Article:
Tag Archives: temple

The Fourth Patotsava of our Mandir

Invitation to the clebrations

Fourth anniversary of the Shree Lakshmi Narayan Temple

This week is the fourth anniversary of the dedication (patotsava) of my local mandir, the Shree Lakshmi Narayan Temple. It doesn’t seem anything like four years since the opening of our mandir!

I attended the evening celebrations and the feeling of having hundreds of people present to worship God and the devas was incredible.

I speak virtually no Hindi, I can respond to greetings and that’s about all.  Someone asked me whether it was boring to attend when most of the speech is in Hindi. Continue reading

Today was the first visit to the Mandir in about three weeks!

Shri Lakshmi Narayan Mandir

Shri Lakshmi Narayan Mandir

Today i visited our mandir for the first time in over three weeks. I usually try to attend weekly, but a combination of having the flu, being away for a work related conference, and visiting my father kept me away. I can see why Gurudeva says we should visit the temple on a regular basis. I felt that I was being welcomed by the devas, and spiritually refreshed.

Image is a low resolution copy of image on the Mandir’s site, and considered fair use.

Visit to Highgate Hill Murugan Temple

Lord Murugan

Yesterday I had to attend a conference in London for work. As it started early I traveled down the night before and stayed in a hotel near Kings Cross station. I realised that I was only a few underground stops away from the Highgate Hill Murugan temple. I arrived in London at 6:30 pm and their evening Aarti is at 8:00 pm, so I decided to visit. This is one of the temples that was  visited by Gurudeva (Satguru Sivaya Subramuniyaswami), so I was very keen to visit it.

Murugan, also known as Kartikaya, Subrahmanya, Saravaṇa, Kārthikeya, and many other names, is the son of Shiva and brother to Ganesha. He is the lord of Yoga, and guides devotees in meditation. He carries the Vel, or spear, which is long and penetrating, as our knowledge must be as we study the divine. Our Mandir in Bradford has a Murugan Murti, as do many others that I have visited, but the power of Murugan has always been somewhat elusive to me, harder to feel than the divine energies of Lord Shiva or of Lord Ganesha. On entering the temple I went first to Ganesha, and asked for the obstacles to worship to be moved. I then circumnambulated the central shrine, and stood before Murugan. The Aarti ceremony started at then and I followed the priests and devotees as they offered aarti to the deities. When we came to Lord Murugan I could feel the Shakti or power in the atmosphere strongly, the temple had a magical atmosphere. I felt that I am not tuned in to Lord Murugan, but the energy here was so strong that I could feel it easily. The Aarti ceremony continued for a while, probably because Wednesday was Krishna Janmashtami. I had to leave before it finished to get a train back to my hotel, but this was long enough to make it a memorable experience.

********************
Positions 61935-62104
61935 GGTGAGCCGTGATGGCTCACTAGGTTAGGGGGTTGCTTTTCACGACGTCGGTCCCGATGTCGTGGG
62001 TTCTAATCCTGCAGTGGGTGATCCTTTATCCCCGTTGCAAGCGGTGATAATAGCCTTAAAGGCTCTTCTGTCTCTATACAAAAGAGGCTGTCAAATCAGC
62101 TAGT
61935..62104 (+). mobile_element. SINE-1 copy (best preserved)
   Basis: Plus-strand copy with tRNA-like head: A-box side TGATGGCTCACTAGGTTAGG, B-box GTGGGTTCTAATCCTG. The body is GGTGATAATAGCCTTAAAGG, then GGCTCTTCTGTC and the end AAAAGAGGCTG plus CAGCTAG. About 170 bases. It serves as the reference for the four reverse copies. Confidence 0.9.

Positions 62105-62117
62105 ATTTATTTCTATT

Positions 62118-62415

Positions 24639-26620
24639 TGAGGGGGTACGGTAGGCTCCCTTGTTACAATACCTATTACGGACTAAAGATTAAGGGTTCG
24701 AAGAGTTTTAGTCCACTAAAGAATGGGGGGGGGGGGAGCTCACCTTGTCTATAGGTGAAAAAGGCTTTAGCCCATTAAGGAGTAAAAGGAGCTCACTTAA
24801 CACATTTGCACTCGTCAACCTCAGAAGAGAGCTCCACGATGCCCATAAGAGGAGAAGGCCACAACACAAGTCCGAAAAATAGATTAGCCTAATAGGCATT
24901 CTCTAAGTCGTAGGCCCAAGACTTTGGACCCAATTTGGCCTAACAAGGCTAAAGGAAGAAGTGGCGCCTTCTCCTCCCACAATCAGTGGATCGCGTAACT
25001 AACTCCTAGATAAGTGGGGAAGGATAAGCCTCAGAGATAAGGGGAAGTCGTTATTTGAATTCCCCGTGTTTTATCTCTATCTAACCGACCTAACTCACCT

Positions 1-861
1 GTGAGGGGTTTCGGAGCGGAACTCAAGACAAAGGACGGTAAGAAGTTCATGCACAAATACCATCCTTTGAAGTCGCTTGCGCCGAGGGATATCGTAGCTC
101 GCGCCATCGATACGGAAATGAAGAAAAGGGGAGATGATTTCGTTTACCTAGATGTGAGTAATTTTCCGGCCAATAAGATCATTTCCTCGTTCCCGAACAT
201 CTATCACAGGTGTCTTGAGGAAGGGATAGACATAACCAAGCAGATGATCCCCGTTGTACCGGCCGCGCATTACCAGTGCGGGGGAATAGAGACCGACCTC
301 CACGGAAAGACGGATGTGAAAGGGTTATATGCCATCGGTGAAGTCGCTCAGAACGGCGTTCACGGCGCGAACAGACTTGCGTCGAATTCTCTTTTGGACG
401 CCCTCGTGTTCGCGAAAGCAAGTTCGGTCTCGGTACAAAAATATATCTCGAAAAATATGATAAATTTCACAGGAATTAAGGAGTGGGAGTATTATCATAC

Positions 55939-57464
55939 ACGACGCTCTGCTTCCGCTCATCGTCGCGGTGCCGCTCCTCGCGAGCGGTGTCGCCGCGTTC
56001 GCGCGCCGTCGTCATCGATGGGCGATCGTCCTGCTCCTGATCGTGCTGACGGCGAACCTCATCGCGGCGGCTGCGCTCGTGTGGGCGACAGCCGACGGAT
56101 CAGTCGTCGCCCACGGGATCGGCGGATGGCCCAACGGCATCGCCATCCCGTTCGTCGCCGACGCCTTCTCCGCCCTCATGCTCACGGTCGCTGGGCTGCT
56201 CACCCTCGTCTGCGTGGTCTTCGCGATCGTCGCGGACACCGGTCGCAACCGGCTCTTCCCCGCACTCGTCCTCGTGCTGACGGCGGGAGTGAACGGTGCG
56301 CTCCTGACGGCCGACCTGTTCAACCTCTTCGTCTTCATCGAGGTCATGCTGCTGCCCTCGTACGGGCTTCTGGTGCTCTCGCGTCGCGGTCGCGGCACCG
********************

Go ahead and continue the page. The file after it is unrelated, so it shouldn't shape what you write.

Visiting the Murugan temple was a valuable spiritual experience. It is a holy place, and to walk where Gurudeva went makes it well worth going to. I will be interested to see if I am now more aware of Murugan’s Shakti in our own temple, where it is not as strong.

Aum Sharavanabhava

Visit to Birmingham Venkateswara temple

the hindu temple of shri venkateswara (balaji) in tividal, birmingham.

the hindu temple of shri venkateswara (balaji) in tividal, birmingham.

I have been rather lax about posting recently, and it is several weeks since we visited the Venkateswara mandir in Birmingham, UK. This is a very impressive temple, as can be seen in the picture (courtesy of San Sharma, released on the creative commons license). The main temple is fronted by two smaller temples, one dedicated to Shri Ganesha and one to Shri Murugan (Kartikaya). The The main temple has Venkateswara at the centre, and also had other deities including Lakshmi and Hanuman.

Like all the other Mandirs I have visited, we were all made welcome. I mention this again, because I think it important that westerners know that  they will be welcomed, many are worried as I was before my first visit to a Hindu temple.  We received a blessing and Jal (holy water). Unlike the gulab jal (sweet rose-flavoured water) that I have received in other temples, this jal was spiced with what I thought was a hint of ginger. A commenter has since told me that it was not ginger,but thulasi (tulsi) leaves, cardamom and saffron.

Though Venkateswara is associated with Vishnu as the destroyer of sins, the layout, ambiance and association made me think of Lord Shiva. Continue reading